The health ministry told The Independent that the Israeli authorities contacted al-Shifa’s hospital director and offered the hospital 300 litres of diesel and asked him to send somebody to go out to collect it. The hospital director refused the offer, fearing it would be too dangerous, and asked for fuel to be brought in via the Red Cross, which Israel refused. Israel has denied suggestions that staff would be attacked if they collected the fuel.
“Note that the rate of diesel consumption in al-Shifa Hospital is 500 litres per hour,” the statement added.
Asked about the fuel and evacuations, Gaza’s health ministry spokesperson Ashraf al-Qadra said they had not been informed about any mechanism to get the babies out to a safer hospital. “So far, we are praying for their safety and not to lose more of them,” he added.
Palestinian doctors told The Independent an estimated 650 patients left inside al-Shifa were trapped in a “circle of death” as military vehicles had advanced to the southeastern gate of the complex near where the maternity ward is located. Other medics – including those working with international medical charity MSF – have reported this week that evacuating had been impossible as people have been shot at when trying to leave. Some 500 staff are said to still be at the hospital.
Israel has repeatedly denied targeting the hospital – which thousands have fled in recent days – and insists Hamas is using it as a main operating base, which Hamas denies.
World Health Organisation (WHO) chief Tedros Adhanom Ghebreyesus also warned that al-Shifa “is not functioning as a hospital any more”. Patient fatalities had significantly increased, he said, with a “dire and perilous situation” at the hospital – left without electricity or water for three days – exacerbated by “constant gunfire and bombings in the area”.
A WHO spokesperson, Christian Lindmeier, later told the BBC: “Around the hospital, there are dead bodies which cannot be taken care of or not even be buried or taken away to any sort of morgue ... The hospital is not working at all any more as well as it should. It’s nearly a cemetery.”
Dr Mohamed Tabasha, head of the paediatric department at al-Shifa, said he feared he might lose more babies in the next few hours. Speaking to Reuters, he said they had been forced to move the babies to ordinary beds over the weekend.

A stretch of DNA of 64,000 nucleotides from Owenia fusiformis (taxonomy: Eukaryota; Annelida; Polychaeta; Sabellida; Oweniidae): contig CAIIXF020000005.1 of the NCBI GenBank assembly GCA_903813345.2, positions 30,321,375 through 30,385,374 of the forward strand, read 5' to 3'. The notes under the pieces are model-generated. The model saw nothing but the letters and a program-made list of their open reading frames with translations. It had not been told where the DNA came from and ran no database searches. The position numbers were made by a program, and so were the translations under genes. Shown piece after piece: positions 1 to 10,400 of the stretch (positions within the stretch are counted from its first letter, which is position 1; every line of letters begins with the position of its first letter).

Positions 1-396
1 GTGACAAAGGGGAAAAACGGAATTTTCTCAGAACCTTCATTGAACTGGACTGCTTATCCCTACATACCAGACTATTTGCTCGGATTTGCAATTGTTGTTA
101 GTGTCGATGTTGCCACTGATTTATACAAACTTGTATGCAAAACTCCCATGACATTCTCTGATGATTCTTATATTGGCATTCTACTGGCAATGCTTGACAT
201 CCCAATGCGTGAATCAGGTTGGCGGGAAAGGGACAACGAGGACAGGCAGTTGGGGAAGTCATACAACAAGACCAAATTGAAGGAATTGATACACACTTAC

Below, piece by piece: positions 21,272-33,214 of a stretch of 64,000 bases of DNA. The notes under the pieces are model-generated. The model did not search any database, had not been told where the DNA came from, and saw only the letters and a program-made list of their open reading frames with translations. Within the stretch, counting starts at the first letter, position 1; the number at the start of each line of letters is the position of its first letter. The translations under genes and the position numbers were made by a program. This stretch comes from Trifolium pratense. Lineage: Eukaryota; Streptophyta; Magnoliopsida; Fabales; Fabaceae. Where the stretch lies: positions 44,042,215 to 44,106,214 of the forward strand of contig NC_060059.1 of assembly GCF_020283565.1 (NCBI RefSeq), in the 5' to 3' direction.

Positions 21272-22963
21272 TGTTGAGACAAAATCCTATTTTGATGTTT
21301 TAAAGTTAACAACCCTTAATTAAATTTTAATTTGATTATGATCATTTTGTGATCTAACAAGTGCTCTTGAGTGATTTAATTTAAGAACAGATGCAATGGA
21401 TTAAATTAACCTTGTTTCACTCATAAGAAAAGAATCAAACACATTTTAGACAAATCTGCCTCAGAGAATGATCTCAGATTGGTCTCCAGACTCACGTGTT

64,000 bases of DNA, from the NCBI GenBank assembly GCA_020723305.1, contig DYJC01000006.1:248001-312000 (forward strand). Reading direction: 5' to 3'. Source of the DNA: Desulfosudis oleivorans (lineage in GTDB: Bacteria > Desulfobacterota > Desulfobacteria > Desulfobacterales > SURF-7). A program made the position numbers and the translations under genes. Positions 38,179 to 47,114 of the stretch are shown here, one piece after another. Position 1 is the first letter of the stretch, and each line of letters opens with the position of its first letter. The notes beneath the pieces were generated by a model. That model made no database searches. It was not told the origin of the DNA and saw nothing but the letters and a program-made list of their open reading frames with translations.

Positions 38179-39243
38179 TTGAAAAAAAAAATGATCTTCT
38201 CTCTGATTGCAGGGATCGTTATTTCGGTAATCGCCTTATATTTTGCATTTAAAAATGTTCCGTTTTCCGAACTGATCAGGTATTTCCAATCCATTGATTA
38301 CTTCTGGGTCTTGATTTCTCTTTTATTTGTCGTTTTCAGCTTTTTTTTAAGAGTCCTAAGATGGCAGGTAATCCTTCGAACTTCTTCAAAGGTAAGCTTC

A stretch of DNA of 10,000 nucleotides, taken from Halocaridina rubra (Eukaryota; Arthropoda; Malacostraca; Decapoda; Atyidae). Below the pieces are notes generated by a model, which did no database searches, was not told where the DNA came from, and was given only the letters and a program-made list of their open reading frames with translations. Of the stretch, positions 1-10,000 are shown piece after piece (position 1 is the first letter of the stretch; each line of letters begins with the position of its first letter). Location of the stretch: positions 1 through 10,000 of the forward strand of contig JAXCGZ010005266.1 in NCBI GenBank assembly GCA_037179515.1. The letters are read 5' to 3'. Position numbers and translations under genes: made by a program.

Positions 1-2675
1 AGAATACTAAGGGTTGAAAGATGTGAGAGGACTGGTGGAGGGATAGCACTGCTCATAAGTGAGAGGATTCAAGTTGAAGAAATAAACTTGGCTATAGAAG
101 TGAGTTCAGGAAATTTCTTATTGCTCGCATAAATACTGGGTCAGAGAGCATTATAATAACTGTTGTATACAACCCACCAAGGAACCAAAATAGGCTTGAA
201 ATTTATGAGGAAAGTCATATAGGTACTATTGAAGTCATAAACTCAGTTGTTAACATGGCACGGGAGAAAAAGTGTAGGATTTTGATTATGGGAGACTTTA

“I never expected in my life that I would put 39 babies side by side on a bed, each with a different disease, and in this acute shortage of medical staff, of milk,” said Dr Tabasha.
“I cannot say how long they can last. I can lose another two babies today or in an hour.”
Dr Abbas told The Independent there were 100 bodies decomposing within al-Shifa that cannot be buried as it is too dangerous to do so. “Fifty are inside the hospital, and 60 are the morgues that aren’t working because of a lack of electricity,” Dr Abbas said.
Fighting also took place at a second major hospital in northern Gaza, al-Quds, which has also stopped functioning. The Palestinian Red Crescent said the hospital was surrounded by heavy gunfire, and a convoy sent to evacuate patients and staff had been unable to reach it.
Israel said it had killed “approximately 21 terrorists” at al-Quds in return fire after fighters shot from the hospital entrance. It released footage purporting to show a group of men at the hospital gate, one of whom appeared to be carrying a rocket-propelled grenade launcher.
The country added to its claims hospitals were being used by military by releasing footage on Monday night of weapons, it says, were discovered in the basement of Rantisi Hospital in Gaza, along with signs indicating hostages had been held there.
UN agencies observed a minute’s silence on Monday for 101 staff members killed so far in Gaza. The UN’s agency for Palestinian refugees, UNRWA, has said it is now housing around 800,000 people in Gaza, or half of those made homeless by the fighting.
UNRWA said on Monday that its emergency fuel depot for the enclave had finally run dry and it would soon – within 48 hours – be unable to run ambulances, resupply hospitals, provide drinking water or pump sewage.